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Technology has the power to change the world for the better, but today far too few have access to the education or encouragement they need to become creators, not just consumers. We know that pre-university exposure to Computer Science education is critically important for inspiring kids to pursue a career in computing.

That’s why Google offers the RISE Awards -- grants of $15,000 to $50,000 USD -- to organisations across the globe working to promote access to Computer Science education for girls and underrepresented minorities. Our RISE partners are changemakers: they engage, educate, and excite students about computing through extracurricular outreach.

In 2014, 42 organisations received RISE Awards—with projects ranging from coding clubs in Europe to web development camps in Sub-Saharan Africa. In April, we brought all of our partners together for a Global Summit that sparked resource sharing and collaboration amongst organisations.

We’re looking for more partners in 2015. Submit your application by September 30, 2014 in English, French, Japanese, Russian or Spanish. All eligibility information is listed on our website.



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At Google, we like to experiment. Today we are experimenting with a guest blogpost from the Germany’s Open Knowledge Foundation.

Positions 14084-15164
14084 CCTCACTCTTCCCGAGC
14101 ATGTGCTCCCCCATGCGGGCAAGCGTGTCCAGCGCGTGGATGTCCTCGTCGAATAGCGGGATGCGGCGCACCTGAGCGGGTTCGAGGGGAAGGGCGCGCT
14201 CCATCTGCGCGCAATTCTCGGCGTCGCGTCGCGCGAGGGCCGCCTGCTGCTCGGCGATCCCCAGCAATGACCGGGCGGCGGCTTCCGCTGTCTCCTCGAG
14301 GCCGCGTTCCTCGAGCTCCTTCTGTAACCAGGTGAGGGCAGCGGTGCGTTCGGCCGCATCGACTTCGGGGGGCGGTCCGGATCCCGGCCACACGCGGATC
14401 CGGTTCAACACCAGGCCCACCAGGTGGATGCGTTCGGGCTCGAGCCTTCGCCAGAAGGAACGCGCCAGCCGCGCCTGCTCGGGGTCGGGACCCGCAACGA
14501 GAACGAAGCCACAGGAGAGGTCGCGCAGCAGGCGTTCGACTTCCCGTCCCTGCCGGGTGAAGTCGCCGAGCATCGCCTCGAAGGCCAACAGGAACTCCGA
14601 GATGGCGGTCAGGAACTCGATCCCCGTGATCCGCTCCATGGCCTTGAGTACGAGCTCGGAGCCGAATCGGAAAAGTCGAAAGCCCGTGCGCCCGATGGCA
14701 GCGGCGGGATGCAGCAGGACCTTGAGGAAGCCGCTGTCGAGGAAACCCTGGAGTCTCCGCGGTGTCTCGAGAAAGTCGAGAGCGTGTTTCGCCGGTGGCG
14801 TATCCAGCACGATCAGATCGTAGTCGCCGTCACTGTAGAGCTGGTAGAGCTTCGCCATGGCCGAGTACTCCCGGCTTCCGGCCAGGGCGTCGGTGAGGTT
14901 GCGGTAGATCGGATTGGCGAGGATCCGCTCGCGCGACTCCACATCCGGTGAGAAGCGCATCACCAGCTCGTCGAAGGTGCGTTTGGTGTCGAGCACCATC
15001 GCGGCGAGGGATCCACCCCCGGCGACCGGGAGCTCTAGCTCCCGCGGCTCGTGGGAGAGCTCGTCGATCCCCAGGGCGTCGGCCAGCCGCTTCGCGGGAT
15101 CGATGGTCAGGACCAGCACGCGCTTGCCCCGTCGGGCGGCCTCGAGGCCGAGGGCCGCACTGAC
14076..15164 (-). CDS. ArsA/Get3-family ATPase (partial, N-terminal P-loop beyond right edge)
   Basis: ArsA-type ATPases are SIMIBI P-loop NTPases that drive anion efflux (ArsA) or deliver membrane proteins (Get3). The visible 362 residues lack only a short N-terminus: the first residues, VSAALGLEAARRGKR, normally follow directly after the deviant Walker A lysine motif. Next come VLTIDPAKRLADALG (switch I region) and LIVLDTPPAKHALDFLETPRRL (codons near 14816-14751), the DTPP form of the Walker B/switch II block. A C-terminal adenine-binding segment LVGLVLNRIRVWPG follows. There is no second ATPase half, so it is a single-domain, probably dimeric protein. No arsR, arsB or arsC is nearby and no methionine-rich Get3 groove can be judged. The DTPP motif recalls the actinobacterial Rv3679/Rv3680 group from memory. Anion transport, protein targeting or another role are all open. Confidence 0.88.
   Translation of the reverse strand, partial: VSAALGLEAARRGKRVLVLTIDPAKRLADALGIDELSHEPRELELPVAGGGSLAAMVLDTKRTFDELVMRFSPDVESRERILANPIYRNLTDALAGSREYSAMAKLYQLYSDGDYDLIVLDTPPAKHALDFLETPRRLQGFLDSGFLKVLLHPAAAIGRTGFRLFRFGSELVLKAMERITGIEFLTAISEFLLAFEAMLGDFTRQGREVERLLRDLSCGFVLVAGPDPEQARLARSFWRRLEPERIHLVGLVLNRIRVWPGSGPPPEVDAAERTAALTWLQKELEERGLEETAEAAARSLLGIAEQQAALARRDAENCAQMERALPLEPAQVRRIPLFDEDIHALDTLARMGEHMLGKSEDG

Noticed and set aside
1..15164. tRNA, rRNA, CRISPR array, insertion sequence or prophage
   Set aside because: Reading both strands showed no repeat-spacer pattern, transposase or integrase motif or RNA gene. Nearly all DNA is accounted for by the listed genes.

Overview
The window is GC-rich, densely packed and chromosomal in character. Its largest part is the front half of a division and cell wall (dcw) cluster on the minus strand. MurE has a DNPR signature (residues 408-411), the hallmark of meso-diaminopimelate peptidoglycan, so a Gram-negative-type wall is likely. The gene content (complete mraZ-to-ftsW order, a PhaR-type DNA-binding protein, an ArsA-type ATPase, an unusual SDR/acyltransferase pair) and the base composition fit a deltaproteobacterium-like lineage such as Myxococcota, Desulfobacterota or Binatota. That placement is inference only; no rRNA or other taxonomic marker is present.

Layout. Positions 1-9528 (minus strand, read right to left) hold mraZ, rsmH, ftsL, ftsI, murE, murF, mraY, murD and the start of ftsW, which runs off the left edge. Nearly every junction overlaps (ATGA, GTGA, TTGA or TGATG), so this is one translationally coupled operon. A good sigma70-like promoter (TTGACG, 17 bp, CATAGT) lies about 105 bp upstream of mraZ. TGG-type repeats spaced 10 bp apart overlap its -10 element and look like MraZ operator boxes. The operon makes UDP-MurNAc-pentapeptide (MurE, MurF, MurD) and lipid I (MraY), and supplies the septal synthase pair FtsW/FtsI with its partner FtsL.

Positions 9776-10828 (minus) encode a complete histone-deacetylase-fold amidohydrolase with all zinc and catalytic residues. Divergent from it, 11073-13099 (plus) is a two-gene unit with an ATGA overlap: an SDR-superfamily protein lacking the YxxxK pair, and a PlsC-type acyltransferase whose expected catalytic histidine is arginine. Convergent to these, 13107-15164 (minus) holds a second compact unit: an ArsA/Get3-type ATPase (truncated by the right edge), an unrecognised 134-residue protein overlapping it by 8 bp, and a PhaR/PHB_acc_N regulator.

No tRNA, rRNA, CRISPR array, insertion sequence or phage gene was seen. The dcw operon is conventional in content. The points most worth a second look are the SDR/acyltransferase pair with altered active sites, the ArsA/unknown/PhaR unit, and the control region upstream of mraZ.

Many in Europe believe that computer science and the Internet is an American invention. This summer, we decided to prove this idea wrong, launching our program, launching our program Code for Germany.
The feedback so far has been amazing. In the past few months, fourteen labs have sprouted up all across the country, bringing together more than 150 people on a regular basis to work on civic tech, use open data, and make the most of their skills to better their cities.

All told, more than 4000 hours of civic hacking has produced multiple apps and projects. The OK Lab in Hamburg has a strong focus on urban development, and have created a map which shows the distribution of playgrounds in the city. An app from the OK Lab Heilbronn depicts the quality of tap water according to the region, and another from the OK Lab Cologne helps users find the closest defibrillator in their area. One of my favourite developments is called “Kleiner Spatz”, which translates to “Little Sparrow” and helps parents find available child care spaces in their city. Check out the list for yourself to see what amazing things can be built with technology.

This is just the beginning. In the coming months we want to strengthen the various communities and establish ties with officials, governments and administrations. We want to foster innovation in the field of Open Data, Civic Innovation and Public Services and create fertile collaborations between citizens and governments. Our OK Labs offer this possibility.

So far, Code for Germany has been a blast! Let me express my most heartfelt gratitude towards the community of developers and designers who have contributed so much already. Let’s rock and stay awesome!